Not until the New Deal would Democrats again put agricultural issues at the center of their program. By then, the small farmers were a broken and bankrupt social class, recipients of compassion and charity from a Democratic Party now strongly based in the ethnically and religiously heterogeneous urban America that had so frightened William Jennings Bryan.
The great irony of 1896 was that Bryan was more right than wrong about his central issues. Milton Friedman convincingly argued in his 1992 book “Money Mischief” that a bimetallic silver-gold standard would have mitigated or even prevented the post-Civil War price deflation. The deflation crushed farm incomes even as farm debt weighed more onerously. Bryan’s other great issue, freer trade, would have enhanced consumer purchasing power at a time when wages were growing slowly.
Instead, Bryan’s repeated political defeats locked the gold standard and protectionism into place for most of the next 35 years. Though no politician could have preserved the farm society of the 19th century, different policies might have eased the hardships of the transition for rural America. A different champion might have secured different policies.
Likewise, Donald Trump is making powerful points, increasingly confirmed by economic research, about the shock to working-class Americans of the trade and immigration policies of the past two decades. Trump has accepted social-insurance programs like Medicare and Social Security more wholeheartedly than any other national Republican in a generation.
But Trump has made those winning points in an aggressively inflammatory language that has repelled women, nonwhites and the college-educated. If Trump should go down to the epic defeat that even many in his own party seem to expect, the outcome could reverberate down the ballot. What then would happen to Trump’s issues—and to the concerns of the white working-class voters who put their faith in him?
Republican senators are itching to revive the bipartisan Gang of Eight immigration approach of 2013, with its various accommodations of the status quo. The congressional Republican Party remains committed to a fiscal agenda that would cut social insurance to finance big upper-income tax cuts. Though more Republicans are making Trump-like noises about opposing the Trans-Pacific Partnership, the party has shown insufficient interest in what can be done to retrain and re-employ those manufacturing workers who have already lost jobs—aside, that is, from offering tax cuts to potential employers.
In the case of a Trump defeat, surviving Republican officeholders and party leaders will find themselves next year absorbing an amazing result: Their historic base among the better-off and better-educated will have overwhelmingly deserted them. Their yearned-for growth in support among more affluent and ambitious nonwhites will have receded still further away. And their newly expanded base among angry and alienated downscale whites will have cast votes for a set of policies repugnant to those theoretically tasked with trying to implement them.
After November, the outlook of the Republican elite may well be captured by the grim joke told by Bertolt Brecht after the 1953 Berlin uprising: “Would it not be simpler if the government simply dissolved the people and elected another?” Like the post-Bryan Democrats who turned for support from Bryan’s Protestant countryside to Al Smith’s Catholic big cities, the post-Trump Republicans may focus their attention on their lost upmarket and hoped-for minority votes and turn their backs on a working-class base that would be assigned the blame for the 2016 debacle.
There would be some fairness in this, but many other culprits are equally or more blameworthy: the right-wing talk-radio hosts and broadcast-media outlets that worked so hard to promote Trump; the self-seeking mainstream candidates who declined to combine against him; the lobbyists and operatives who visibly preferred Trump to Ted Cruz, the last available Republican alternative; the party leaders who invented the orthodoxy of more immigration and less social insurance that has defined the congressional GOP throughout the Obama years—and so many more. But they are too powerful or too central to the party’s institutional identity to be fingered. It will be the voters who take the blame.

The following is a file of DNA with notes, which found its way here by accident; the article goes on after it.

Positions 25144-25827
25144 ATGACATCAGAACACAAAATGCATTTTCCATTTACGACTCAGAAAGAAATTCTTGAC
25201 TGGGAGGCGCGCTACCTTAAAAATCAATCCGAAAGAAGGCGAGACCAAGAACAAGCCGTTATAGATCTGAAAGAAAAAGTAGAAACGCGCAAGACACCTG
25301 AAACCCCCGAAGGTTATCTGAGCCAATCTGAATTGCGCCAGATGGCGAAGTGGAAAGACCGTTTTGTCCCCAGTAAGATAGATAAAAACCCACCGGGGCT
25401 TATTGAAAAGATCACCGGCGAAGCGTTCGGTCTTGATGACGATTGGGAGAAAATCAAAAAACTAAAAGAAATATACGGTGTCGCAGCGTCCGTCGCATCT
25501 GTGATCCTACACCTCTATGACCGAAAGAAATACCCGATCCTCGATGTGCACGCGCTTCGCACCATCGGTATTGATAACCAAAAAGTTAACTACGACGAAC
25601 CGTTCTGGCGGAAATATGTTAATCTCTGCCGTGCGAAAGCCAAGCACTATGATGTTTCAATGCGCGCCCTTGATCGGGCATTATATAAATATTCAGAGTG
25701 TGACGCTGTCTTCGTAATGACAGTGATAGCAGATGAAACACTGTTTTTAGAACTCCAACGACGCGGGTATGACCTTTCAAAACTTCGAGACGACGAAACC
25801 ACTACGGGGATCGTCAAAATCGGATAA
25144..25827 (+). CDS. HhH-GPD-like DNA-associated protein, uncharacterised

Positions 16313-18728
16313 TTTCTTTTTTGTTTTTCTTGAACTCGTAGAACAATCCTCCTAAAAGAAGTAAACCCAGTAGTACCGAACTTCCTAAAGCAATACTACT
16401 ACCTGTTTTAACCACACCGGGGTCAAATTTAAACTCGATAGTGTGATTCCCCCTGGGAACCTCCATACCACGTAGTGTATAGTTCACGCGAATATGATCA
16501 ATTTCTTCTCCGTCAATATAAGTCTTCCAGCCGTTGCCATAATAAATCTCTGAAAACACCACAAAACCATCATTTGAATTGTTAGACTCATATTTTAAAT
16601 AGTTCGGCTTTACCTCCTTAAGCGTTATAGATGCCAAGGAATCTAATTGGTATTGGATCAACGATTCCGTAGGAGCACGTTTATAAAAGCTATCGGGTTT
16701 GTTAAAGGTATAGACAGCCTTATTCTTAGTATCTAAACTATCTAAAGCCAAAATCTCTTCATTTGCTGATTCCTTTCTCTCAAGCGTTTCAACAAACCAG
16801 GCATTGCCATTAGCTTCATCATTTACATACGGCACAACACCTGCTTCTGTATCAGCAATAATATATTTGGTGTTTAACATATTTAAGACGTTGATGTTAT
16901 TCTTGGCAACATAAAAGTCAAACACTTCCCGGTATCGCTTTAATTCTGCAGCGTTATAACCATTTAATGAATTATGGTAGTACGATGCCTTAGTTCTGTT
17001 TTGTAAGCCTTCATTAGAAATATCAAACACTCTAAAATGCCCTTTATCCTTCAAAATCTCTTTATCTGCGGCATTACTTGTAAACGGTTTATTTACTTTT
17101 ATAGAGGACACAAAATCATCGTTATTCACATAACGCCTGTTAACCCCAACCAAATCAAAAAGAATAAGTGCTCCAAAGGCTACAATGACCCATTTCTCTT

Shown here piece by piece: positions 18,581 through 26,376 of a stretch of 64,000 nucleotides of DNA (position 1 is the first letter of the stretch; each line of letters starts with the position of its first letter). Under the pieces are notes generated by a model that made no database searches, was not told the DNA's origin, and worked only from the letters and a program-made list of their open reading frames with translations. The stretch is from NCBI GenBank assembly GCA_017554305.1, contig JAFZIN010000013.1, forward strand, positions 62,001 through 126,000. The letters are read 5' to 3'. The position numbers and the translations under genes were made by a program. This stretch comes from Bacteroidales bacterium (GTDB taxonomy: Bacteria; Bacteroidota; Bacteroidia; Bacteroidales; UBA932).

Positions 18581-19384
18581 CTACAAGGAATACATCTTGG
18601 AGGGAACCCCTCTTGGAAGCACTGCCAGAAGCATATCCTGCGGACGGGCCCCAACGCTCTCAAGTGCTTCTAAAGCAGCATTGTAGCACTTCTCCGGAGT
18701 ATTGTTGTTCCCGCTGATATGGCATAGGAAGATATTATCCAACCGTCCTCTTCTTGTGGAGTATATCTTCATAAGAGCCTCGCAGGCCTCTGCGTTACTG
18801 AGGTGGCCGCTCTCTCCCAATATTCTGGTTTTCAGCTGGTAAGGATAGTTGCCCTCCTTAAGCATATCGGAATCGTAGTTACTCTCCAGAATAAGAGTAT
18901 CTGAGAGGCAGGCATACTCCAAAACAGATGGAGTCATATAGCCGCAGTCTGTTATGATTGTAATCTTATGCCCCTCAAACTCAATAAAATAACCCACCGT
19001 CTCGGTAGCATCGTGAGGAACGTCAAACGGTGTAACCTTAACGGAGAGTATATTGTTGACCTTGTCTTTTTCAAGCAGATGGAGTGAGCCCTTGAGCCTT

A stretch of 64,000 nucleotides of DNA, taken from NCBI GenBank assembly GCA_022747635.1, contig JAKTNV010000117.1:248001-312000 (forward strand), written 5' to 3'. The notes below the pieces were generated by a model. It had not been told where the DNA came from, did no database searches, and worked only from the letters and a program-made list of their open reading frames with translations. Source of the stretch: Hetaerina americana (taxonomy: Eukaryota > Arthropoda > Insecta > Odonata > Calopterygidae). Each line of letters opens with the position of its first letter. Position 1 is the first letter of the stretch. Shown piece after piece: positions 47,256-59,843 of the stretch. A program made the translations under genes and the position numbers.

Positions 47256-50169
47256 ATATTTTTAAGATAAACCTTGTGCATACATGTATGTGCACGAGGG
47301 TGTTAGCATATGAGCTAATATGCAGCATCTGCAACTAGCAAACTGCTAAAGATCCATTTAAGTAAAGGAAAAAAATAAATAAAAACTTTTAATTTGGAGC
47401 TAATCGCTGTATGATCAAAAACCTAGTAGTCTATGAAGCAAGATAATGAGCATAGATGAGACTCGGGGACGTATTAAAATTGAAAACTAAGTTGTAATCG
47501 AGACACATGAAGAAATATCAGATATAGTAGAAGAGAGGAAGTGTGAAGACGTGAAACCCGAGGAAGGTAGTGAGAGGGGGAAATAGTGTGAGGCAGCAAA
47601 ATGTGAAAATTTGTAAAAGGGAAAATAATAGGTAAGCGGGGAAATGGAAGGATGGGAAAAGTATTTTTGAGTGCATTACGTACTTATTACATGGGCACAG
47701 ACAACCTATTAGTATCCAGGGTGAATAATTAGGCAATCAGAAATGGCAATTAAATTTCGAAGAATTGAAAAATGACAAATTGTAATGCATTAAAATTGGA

It is fascinating now to read the legendarily vicious obituary of Bryan written by H.L. Mencken in 1925. In many ways, Mencken’s politics aligned with Bryan’s. Both had opposed U.S. entry into World War I, for example. But none of that could offset Mencken’s contempt for Bryan’s voters and Bryan himself for representing them: “There was something peculiarly fitting in the fact that his last days were spent in a one-horse Tennessee village, beating off the flies and gnats, and that death found him there. The man felt at home in such simple and Christian scenes. He liked people who sweated freely, and were not debauched by the refinements of the toilet.”
Mencken’s sneers do not make for pleasant reading now. But in 1925, they had members of the self-consciously clever class laughing in much the same smug way that John Oliver makes their moral descendants laugh today at very similar targets.
And perhaps the Trump voters set themselves up for it. Trump has duped them with claims so thin and preposterous that it is hard for the unduped to imagine how it could have been done.
But do they deserve it? Like Bryan’s hard-pressed farmers, the Trump voters are the Americans selected to pay the heaviest cost for the transition from one economic order to another. Not only the heaviest economic cost but the most onerous social cost too: family crackup, addiction, suicide, lost cultural standing, lost political respect, lost deference to their norms and expectations. They have fallen down the stairs. Must the people at the top throw a kick after them?
Bryan’s first defeat coincided with a surge of internecine conflict in the U.S.: lynchings in the South, murderous labor strife in factory and mining towns, the assassination of President McKinley in 1901, a nearly successful attempt on former President Roosevelt in 1912. Great social and economic transitions are dangerous. Generous and inspired leadership can ease them. We’re still waiting for that.